It’s the middle of the night. You’re in a dark living room and singing “Rock a bye baby…” while you’re rocking your baby in your arms. You’re exhausted, but you’re also terrified to put him down for fear that the second his sweet little head touches the pillow, his eyes will fly open and you’ll have to start all over again.
Or maybe you’re taking your toddler for a long walk in her pushchair at naptime, telling yourself you need the exercise as you make four trips around the park?
And then are those of you who drive to the nearest Tesco’s “to buy milk” when your screaming child won’t settle down in her cots?
I’ve been there too, but it’s nothing to feel bad about.
Tired parents will do anything it takes to get that baby to sleep. But as you’ve probably learned for yourself, the payoff is short-lived — because as soon as you stop moving, your little angel wakes up and needs to be rocked back to sleep all over again.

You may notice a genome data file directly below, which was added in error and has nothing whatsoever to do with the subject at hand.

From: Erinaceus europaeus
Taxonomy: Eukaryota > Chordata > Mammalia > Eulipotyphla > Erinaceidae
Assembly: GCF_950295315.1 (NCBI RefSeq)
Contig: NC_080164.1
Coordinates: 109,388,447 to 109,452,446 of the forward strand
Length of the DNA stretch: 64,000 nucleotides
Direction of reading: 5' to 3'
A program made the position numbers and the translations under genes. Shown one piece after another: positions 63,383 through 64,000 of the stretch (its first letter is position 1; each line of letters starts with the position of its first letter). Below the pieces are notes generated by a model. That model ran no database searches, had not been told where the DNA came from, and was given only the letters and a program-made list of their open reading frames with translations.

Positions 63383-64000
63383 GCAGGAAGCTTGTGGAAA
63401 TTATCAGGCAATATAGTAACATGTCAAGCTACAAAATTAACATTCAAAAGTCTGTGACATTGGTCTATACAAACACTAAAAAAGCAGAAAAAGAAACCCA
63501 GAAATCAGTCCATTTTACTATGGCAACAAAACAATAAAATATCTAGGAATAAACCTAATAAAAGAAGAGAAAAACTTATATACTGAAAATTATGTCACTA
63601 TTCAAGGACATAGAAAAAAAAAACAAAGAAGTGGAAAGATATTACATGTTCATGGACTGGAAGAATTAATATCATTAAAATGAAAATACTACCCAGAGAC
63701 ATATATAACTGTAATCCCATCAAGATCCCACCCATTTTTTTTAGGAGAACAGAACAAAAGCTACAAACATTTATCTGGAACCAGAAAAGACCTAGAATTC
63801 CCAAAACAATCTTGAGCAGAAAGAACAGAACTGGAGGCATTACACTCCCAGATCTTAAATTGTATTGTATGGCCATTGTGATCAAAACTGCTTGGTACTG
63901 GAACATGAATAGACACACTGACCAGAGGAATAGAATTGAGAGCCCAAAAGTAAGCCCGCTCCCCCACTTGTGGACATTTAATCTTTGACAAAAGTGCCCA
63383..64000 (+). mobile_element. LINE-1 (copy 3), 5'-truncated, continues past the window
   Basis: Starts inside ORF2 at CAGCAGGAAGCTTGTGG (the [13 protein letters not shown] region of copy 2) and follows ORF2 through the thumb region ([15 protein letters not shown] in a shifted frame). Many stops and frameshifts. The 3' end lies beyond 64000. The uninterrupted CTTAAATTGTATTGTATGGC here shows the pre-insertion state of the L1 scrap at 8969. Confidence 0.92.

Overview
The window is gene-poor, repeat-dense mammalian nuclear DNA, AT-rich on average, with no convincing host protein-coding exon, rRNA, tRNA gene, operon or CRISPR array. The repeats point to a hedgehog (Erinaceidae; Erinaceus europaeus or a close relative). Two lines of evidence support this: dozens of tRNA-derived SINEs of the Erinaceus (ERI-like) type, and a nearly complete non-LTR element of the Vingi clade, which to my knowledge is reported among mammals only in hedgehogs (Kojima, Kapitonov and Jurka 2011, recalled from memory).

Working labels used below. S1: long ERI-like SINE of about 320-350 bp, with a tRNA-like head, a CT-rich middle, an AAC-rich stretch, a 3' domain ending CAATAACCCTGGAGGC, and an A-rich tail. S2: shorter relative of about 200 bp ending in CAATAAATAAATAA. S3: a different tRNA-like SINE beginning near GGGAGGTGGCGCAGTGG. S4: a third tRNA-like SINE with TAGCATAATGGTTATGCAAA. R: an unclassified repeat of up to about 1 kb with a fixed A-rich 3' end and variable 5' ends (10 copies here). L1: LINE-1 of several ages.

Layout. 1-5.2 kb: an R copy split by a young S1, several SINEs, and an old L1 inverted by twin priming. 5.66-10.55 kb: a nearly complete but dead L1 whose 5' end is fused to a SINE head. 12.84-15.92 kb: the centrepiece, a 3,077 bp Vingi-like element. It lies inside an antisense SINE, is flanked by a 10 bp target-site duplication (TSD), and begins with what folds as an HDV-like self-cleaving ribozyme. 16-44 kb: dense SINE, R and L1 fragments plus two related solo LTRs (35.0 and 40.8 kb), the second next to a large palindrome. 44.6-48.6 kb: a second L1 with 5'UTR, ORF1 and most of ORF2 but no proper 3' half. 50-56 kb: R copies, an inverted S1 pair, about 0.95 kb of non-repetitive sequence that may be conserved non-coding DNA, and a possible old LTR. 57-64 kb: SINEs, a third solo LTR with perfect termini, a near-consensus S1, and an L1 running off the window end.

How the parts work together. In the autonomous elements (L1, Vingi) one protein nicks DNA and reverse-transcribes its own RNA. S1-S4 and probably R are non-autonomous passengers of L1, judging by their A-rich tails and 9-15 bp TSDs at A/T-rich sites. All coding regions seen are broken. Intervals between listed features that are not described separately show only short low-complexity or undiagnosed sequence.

Many sleep experts, including myself, think of motion sleep as “junk sleep.” Just like eating a bag of crisps for dinner, it might be better than nothing… but it’s definitely not good quality!
The problem is that when we’re moving while sleeping, part of our brain is still alert and unsure of what might happen, so it doesn’t allow us to fall into a deep, REM sleep (often called “stage three” sleep, which is really important for babies’ brains!).
Now, I’m not saying that you shouldn’t hold or cuddle your sleepy baby when she’s upset. Quite the contrary! Rocking a baby is a time-tested way to reassure and calm her down. But if you find that you’re having to rock your baby to sleep every night, then you’re going to want to make some changes.
The good news is that every child is capable of learning to sleep independently. What do I mean by that? Well, a baby who has learned independent sleep skills gets put down into her own cot wide awake. You then turn out the light, leave the room, and she falls asleep peacefully… and wakes up about 12 hours later!